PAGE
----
In addition to these ten types of abuse identified in the Care and support statutory guidance, people should also be aware of:

    Disability hate crime

    These are crimes committed against someone because of their disability, gender-identity, race, religion or belief, or sexual orientation and should be reported to the police.

    Hate crimes can include:

    • threatening behaviour
    • assault
    • robbery
    • damage to property
    • inciting others to commit hate crimes
    • harassment

    Female Genital Mutilation (FGM)

    This involves procedures that intentionally alter or injure female genital organs for non-medical reasons. The procedure has no health benefits for girls and women. The Female Genital Mutilation Act (2003) makes it illegal to practise FGM in the UK or to take girls who are British nationals or permanent residents of the UK abroad for FGM whether or not it is lawful in another country. There is additional guidance available on safeguarding women and girls at risk of FGM.

    Forced marriage

    A forced marriage is where one or both people do not (or in cases of people with learning disabilities, cannot) consent to the marriage and pressure or abuse is used. It is recognised in the UK as a form of violence against women and men, domestic/child abuse and a serious abuse of human rights. The pressure put on people to marry against their will can be physical (including threats, actual physical violence and sexual violence) or emotional and psychological (for example, when someone is made to feel like they’re bringing shame on their family). Financial abuse (taking your wages or not giving you any money) can also be a factor.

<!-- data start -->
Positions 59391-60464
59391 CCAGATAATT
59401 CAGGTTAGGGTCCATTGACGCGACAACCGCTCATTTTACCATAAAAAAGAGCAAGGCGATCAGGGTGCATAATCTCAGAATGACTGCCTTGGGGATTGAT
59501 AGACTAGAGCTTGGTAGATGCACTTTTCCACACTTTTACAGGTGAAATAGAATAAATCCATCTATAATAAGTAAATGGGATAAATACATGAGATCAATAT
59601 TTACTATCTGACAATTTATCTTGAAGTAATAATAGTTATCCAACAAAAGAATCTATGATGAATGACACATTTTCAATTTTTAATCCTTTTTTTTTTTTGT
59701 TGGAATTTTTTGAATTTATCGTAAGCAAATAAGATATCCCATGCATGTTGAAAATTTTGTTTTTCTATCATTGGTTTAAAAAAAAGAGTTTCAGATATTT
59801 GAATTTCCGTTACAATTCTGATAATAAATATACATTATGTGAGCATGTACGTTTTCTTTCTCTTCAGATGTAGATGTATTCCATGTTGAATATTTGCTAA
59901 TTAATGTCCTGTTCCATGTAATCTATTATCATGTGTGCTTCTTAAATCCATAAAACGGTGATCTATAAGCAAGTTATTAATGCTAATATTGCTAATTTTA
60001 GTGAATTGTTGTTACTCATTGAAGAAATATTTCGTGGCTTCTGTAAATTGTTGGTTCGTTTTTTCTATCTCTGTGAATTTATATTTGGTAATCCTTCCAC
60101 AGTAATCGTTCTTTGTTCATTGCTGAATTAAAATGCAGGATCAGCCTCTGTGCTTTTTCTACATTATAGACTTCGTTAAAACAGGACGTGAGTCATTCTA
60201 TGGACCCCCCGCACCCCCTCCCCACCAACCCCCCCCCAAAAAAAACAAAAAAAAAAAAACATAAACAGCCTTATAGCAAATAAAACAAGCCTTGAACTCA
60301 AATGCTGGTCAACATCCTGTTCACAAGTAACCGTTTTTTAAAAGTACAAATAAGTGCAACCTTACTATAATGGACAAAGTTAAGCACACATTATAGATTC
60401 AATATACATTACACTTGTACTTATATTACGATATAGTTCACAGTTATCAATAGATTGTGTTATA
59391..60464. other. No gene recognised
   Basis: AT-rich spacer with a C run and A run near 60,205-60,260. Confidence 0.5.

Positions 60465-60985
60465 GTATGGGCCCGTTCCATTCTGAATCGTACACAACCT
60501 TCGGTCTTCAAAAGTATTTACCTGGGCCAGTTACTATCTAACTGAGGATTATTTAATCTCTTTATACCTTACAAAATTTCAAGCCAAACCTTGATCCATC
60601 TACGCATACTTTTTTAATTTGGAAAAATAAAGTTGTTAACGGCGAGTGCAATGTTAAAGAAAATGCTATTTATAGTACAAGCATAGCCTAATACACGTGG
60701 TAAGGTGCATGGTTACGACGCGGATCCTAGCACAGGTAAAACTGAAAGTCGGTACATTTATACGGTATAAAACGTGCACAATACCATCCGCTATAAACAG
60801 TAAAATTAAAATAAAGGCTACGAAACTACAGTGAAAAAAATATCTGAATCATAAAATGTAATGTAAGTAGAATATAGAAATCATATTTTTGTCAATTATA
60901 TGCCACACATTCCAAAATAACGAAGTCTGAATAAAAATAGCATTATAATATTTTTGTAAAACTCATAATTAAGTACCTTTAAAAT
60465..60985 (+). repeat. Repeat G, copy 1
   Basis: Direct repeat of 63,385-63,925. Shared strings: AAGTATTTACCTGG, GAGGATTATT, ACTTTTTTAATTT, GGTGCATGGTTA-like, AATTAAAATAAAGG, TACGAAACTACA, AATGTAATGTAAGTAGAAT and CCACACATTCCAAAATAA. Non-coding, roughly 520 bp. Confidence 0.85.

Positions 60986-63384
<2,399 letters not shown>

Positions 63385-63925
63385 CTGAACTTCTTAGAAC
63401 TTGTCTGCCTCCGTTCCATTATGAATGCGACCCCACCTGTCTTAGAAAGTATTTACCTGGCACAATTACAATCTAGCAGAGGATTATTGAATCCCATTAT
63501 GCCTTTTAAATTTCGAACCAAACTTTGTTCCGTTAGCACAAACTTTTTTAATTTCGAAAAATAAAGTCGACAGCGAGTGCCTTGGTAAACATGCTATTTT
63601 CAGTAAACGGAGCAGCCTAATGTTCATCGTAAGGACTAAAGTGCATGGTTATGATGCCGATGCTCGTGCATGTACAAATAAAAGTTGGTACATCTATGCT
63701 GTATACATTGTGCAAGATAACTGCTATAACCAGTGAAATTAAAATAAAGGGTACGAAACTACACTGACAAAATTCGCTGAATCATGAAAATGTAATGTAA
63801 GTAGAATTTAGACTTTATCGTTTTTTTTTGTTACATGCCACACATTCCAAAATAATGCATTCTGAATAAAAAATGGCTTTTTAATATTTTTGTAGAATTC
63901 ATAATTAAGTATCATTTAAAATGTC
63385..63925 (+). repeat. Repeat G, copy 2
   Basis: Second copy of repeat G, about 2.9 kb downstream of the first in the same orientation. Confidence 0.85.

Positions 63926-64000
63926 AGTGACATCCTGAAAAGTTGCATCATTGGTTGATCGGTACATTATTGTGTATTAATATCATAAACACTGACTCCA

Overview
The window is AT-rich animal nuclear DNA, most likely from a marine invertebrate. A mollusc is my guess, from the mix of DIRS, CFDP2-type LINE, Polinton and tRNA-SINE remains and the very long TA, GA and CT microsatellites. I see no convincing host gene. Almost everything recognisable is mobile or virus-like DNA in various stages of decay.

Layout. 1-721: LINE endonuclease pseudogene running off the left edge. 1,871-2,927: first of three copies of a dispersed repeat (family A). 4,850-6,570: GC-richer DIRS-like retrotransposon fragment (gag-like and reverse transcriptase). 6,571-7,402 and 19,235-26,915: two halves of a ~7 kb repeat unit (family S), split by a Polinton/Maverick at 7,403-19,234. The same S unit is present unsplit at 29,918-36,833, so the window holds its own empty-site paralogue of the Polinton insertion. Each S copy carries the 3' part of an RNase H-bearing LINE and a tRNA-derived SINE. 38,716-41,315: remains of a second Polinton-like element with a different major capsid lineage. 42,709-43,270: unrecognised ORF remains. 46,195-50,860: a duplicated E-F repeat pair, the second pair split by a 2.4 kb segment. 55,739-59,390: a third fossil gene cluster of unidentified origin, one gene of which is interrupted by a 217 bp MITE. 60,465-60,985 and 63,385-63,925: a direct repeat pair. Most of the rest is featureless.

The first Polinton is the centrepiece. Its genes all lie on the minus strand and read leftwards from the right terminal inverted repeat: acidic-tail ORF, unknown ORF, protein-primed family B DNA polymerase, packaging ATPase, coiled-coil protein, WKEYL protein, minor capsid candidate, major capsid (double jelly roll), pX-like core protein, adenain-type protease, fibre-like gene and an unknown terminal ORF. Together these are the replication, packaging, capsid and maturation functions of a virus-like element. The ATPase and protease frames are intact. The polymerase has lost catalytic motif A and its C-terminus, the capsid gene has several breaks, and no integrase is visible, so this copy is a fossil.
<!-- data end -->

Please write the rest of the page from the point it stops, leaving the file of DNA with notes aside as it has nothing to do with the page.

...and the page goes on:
Information for people directly affected by forced marriage is also available.

    Hate crime

    The police define Hate Crime as ‘any incident that is perceived by the victim, or any other person, to be racist, homophobic, transphobic or due to a person’s religion, belief, gender identity or disability’. It should be noted that this definition is based on the perception of the victim or anyone else and is not reliant on evidence. In addition, it includes incidents that do not constitute a criminal offence.

    Mate crime

    A ‘mate crime’ as defined by the Safety Net Project is ‘when vulnerable people are befriended by members of the community who go on to exploit and take advantage of them. It may not be an illegal act but still has a negative effect on the individual.’ Mate crime is should be reported to the police who will make a decision about whether or not a criminal offence has been committed. Mate Crime is carried out by someone the adult knows and often happens in private.


    This is the unlawful or inappropriate use of restraint or physical interventions. Someone is using restraint if they use force, or threaten to use force, to make someone do something they are resisting, or where an adult’s freedom of movement is restricted, whether they are resisting or not. Restraint covers a wide range of actions. It includes the use of active or passive means to ensure that the person concerned does something, or does not do something they want to do. An example of this might be the use of keypads to prevent people from going where they want from a closed environment.

    Sexual exploitation

    This involves exploitative situations, contexts and relationships where adults at risk (or a third person or persons) receive 'something' (e.g. food, accommodation, drugs, alcohol, cigarettes, affection, gifts, money) as a result of them performing, and/or another or others performing on them, sexual activities. It affects men as well as women. People who are sexually exploited do not always perceive that they are being exploited. In all cases those exploiting the adult have power over them by virtue of their age, gender, intellect, physical strength, and/or economic or other resources. There is a distinct inequality in the relationship. Signs to look out for are not being able to speak to the adult alone, observation of the adult seeking approval from the exploiter to respond and the person exploiting the adult answering for them and making decisions without consulting them.